Raheem Sterling: FA shows support after gun tattoo row
The Football Association has offered its support to Raheem Sterling after the England forward revealed a tattoo of a gun on his right leg.
The Manchester City player, 23, said the tattoo had a "deeper meaning" after criticism from anti-gun campaigners.
Sterling said on Instagram it reflected a vow to "never touch a gun" after his father was shot dead when he was a boy.
An FA spokesperson said: "We all support Sterling and acknowledge the honest and heartfelt account he gave."
The statement added: "He and the rest of the squad are focused solely on preparing for the forthcoming World Cup."
Sterling, who will travel to Russia this summer as part of England's World Cup squad, revealed his tattoo on Instagram in a photo of himself training with team-mates at St George's Park.
In a later post, he wrote: "When I was two my father died from being gunned down to death. I made a promise to myself I would never touch a gun in my lifetime.
"I shoot with my right foot so it has a deeper meaning."
He added that the tattoo was unfinished.
According to previous reports, Sterling's father was killed in Kingston, Jamaica.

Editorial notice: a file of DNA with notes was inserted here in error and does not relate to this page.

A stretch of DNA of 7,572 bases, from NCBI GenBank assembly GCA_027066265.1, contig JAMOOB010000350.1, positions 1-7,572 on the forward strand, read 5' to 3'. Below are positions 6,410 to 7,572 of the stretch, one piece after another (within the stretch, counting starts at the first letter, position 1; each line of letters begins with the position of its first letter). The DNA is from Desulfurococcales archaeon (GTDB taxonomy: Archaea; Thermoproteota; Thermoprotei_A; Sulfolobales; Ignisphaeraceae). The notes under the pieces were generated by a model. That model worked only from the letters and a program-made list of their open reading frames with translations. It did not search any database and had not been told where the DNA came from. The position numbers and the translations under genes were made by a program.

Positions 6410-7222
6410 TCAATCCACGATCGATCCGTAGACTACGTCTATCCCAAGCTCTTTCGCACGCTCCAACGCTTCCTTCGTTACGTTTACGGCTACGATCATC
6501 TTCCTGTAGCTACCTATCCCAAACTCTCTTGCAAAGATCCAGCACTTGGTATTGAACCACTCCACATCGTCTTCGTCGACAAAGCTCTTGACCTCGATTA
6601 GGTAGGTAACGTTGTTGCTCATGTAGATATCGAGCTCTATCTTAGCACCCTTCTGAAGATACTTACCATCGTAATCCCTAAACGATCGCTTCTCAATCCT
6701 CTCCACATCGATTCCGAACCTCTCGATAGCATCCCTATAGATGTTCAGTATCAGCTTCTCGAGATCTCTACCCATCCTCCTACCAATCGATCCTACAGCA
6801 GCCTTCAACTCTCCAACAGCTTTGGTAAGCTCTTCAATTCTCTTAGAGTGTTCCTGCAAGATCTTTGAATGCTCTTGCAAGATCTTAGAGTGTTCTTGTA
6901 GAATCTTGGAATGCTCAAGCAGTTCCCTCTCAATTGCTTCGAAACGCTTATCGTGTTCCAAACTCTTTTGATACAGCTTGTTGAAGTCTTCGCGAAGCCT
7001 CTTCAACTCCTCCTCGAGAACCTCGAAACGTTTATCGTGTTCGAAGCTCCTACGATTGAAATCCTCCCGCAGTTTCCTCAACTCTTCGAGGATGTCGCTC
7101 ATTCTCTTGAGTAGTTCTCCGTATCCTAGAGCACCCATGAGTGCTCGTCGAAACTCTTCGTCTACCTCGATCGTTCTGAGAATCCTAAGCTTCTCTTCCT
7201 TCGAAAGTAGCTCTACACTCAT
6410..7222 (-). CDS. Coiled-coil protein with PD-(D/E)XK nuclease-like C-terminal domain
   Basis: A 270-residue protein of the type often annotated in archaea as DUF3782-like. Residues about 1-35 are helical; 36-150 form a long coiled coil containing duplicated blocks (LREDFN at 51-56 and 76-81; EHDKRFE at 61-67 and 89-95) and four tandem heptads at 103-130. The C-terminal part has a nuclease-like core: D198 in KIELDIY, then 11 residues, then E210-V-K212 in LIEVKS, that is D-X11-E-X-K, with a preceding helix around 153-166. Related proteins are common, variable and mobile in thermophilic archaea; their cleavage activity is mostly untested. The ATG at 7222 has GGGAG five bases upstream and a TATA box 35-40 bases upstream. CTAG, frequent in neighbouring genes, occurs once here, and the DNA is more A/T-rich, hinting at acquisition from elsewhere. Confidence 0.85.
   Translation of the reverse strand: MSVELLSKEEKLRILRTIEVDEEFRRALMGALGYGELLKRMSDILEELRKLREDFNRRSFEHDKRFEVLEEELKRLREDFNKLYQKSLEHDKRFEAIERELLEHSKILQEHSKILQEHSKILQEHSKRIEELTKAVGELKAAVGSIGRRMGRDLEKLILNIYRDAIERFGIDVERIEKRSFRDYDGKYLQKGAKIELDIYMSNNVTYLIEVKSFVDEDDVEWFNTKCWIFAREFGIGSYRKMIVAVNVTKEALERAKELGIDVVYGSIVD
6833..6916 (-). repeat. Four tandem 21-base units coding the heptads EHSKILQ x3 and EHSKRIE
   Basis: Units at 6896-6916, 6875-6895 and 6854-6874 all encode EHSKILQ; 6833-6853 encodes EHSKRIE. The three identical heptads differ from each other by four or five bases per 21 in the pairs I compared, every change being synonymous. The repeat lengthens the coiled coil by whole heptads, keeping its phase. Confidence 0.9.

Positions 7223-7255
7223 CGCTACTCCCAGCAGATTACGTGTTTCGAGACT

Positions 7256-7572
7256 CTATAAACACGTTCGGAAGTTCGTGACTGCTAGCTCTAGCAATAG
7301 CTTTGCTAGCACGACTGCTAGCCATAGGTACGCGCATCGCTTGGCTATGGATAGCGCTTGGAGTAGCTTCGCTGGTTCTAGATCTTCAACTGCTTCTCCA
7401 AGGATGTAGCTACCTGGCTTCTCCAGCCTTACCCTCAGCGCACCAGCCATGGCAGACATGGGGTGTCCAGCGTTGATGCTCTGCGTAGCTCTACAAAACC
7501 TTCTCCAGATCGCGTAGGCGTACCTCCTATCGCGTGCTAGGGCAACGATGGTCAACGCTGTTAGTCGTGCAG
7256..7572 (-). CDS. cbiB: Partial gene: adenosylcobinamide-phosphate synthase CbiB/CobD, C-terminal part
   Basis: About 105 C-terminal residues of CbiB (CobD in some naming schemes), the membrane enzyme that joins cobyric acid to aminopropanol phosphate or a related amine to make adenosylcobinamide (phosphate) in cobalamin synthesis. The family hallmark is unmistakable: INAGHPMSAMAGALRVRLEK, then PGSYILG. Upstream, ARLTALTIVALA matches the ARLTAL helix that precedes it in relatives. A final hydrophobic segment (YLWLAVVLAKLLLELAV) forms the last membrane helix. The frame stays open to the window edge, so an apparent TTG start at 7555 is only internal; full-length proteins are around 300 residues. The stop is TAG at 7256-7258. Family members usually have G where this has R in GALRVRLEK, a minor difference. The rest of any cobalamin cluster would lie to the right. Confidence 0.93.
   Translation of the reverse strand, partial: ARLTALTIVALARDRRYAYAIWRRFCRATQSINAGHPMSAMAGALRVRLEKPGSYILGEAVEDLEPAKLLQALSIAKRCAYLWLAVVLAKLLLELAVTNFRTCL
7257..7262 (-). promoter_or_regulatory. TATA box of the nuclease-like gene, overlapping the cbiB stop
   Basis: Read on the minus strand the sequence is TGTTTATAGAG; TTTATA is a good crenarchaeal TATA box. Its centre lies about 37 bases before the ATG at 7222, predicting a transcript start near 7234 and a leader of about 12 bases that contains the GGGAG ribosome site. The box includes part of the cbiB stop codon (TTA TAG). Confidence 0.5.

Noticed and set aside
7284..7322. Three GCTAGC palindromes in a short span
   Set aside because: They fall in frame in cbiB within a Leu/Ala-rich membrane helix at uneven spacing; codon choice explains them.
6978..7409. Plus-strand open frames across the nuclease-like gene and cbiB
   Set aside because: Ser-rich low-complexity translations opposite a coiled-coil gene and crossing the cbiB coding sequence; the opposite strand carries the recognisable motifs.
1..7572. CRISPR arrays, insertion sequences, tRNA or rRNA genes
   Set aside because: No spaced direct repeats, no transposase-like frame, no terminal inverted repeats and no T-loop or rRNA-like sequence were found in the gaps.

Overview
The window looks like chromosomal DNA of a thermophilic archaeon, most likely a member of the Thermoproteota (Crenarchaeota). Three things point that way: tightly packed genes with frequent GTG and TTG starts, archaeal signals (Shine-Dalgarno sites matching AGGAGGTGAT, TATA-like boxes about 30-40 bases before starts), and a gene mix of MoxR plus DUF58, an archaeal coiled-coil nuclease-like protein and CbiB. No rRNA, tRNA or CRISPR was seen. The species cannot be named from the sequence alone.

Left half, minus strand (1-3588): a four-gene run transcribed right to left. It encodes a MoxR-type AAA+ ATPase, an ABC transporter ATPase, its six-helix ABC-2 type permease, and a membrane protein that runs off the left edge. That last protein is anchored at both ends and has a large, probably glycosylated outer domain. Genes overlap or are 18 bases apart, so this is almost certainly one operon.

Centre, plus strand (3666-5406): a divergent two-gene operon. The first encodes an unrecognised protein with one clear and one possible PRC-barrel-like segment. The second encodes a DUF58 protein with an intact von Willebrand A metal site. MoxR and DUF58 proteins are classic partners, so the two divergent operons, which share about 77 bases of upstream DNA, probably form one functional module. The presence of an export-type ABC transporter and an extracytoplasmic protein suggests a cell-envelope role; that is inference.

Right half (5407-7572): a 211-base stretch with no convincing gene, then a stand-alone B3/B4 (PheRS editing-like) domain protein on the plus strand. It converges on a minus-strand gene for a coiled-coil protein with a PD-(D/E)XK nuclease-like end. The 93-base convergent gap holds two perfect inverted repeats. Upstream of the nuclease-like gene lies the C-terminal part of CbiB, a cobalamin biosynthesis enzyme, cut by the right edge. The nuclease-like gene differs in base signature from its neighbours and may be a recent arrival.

He posted his message after The Sun newspaper ran a story in which Lucy Cope, who founded the Mothers Against Guns group after her son was shot dead in 2012, said Sterling should not play for England unless he gets rid of the tattoo.
After scoring 18 goals to help Manchester City win the Premier League title, he is expected to be one of England's key players at the World Cup.
He has previously asked fans to "give love" to the team ahead of the tournament, adding: "I feel sometimes there is too much negativity. I would love to hear some positive notes coming in, just to let the boys know everyone is behind them."
Former England player-turned-pundit Gary Lineker said Sterling was "a terrific footballer with a brilliant work ethic", and called The Sun's treatment of him "disgusting".
England begin their World Cup campaign against Tunisia on 18 June.
Credit: The BBC